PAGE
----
Should NATO invite Russia to join? The idea isn’t as crazy as it sounds.
Four very prominent German security leaders, Volker Rühe, Klaus Naumann, Frank Elbe and Ulrich Weisser have an open letter in today’s Spiegel proclaiming, "It’s Time to Invite Russia to Join NATO." The crux of their argument:
Europe’s security, though, remains a constant task, and new challenges require different responses than in the past. The Euro-Atlantic region needs peace and stability at home, but it also needs protection against external threats. Ultimately, the emergence of a multi-polar world requires finding a way to offset the political, economic and strategic dynamics of the large Asian powers.
NATO, in its current form, is not up to these tasks. In the future, the alliance should see itself as a strategic framework for the three centers of power: North America, Europe and Russia. This trio has common interests that are threatened by the same challenges, and which require the same responses. If the alliance intends to be the primary forum for addressing all crises — because it is the only forum where North America, Europe and Russia sit at the same table — then it must now establish the requisite institutional framework for that to happen. The door to NATO membership should be opened for Russia. Russia, in turn, must be prepared to accept the rights and obligations of a NATO member, of an equal among equals.
There was talk of expanding the Alliance to include Russia during the euphoria of the 1990s, before the promise of Boris Yeltsin evolved into the reality of Boris Yeltsin and then the retrenchment of Vladimir Putin. Indeed, Russia was a charter member of the Partnership for Peace, ten of whose members have since gone on to get a seat at the grown-up table.
Russia has decided, for understandable if ultimately silly reasons, that NATO is its enemy. Their invasion of Georgia — a country that had only months earlier been assured that its ultimate accession into NATO was inevitable — in August 2008 only solidified that fact.
But the notion has bubbled up again in recent months.
This past August, Philip Gordon, the assistant secretary of state for European and Eurasian affairs, stated that, "if Russia meets the criteria and can contribute to common security, and there is a consensus in the alliance, it shouldn’t be excluded." Just last month, Gordon’s boss, Secretary of State Hillary Clinton, joked, "Well, I can imagine it — but I don’t know if Russia can."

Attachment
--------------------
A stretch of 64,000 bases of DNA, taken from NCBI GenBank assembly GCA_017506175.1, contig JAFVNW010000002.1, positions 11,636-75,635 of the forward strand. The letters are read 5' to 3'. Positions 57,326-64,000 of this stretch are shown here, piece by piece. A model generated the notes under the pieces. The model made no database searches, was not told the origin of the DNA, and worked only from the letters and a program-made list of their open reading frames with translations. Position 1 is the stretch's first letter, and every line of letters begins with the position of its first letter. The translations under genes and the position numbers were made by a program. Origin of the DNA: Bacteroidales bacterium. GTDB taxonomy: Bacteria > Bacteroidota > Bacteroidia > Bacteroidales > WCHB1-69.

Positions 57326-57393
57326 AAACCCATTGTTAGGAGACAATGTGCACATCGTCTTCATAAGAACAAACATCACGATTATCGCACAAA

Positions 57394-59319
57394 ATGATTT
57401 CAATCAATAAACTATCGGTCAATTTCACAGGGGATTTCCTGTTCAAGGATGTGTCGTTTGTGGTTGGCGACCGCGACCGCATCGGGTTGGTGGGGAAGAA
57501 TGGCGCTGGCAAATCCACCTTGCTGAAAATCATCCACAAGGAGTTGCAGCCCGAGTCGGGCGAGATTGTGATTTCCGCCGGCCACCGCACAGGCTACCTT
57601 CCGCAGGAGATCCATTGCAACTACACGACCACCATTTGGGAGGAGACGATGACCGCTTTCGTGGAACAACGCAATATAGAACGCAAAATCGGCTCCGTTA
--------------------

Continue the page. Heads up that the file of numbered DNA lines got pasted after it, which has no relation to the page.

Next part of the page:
Apparently, at least some Russians can.
As my colleague Damon Wilson, vice president and director of the Atlantic Council’s International Security Program, alerted me this morning, Igor Jurgens of the Institute of Contemporary Development — often dubbed "Dmitry Medvedev’s think tank" because of his close association with them — released a report last month "recommending a radical overhaul of Russia’s political system, including a return to gubernatorial elections, the disbanding of the Federal Security Service and the Interior Ministry, and Russia’s accession to NATO and the European Union."
Ultimately, the idea isn’t ridiculous. Indeed, it’s debatable whether the Alliance can expand further east without including Russia. But actually getting there is a tall order, indeed.
Aside from overcoming the cultural hurdles necessary for Russia to swallow its pride and not only join an American-led organization that was formed to deter its aggression — not to mention the resistance of NATO members that spent decades under Moscow’s boot heel — one wonders what the Membership Action Plan would like like. Certainly, to be a viable candidate for NATO, Russia would have to undergo major political changes.
For the United States and Western Europe, at least, allowing Russia to join after jumping through the proper hoops is a no-brainer. But it’s hard to see the Russians wanting the prize badly enough.
James Joyner is managing editor of the Atlantic Council.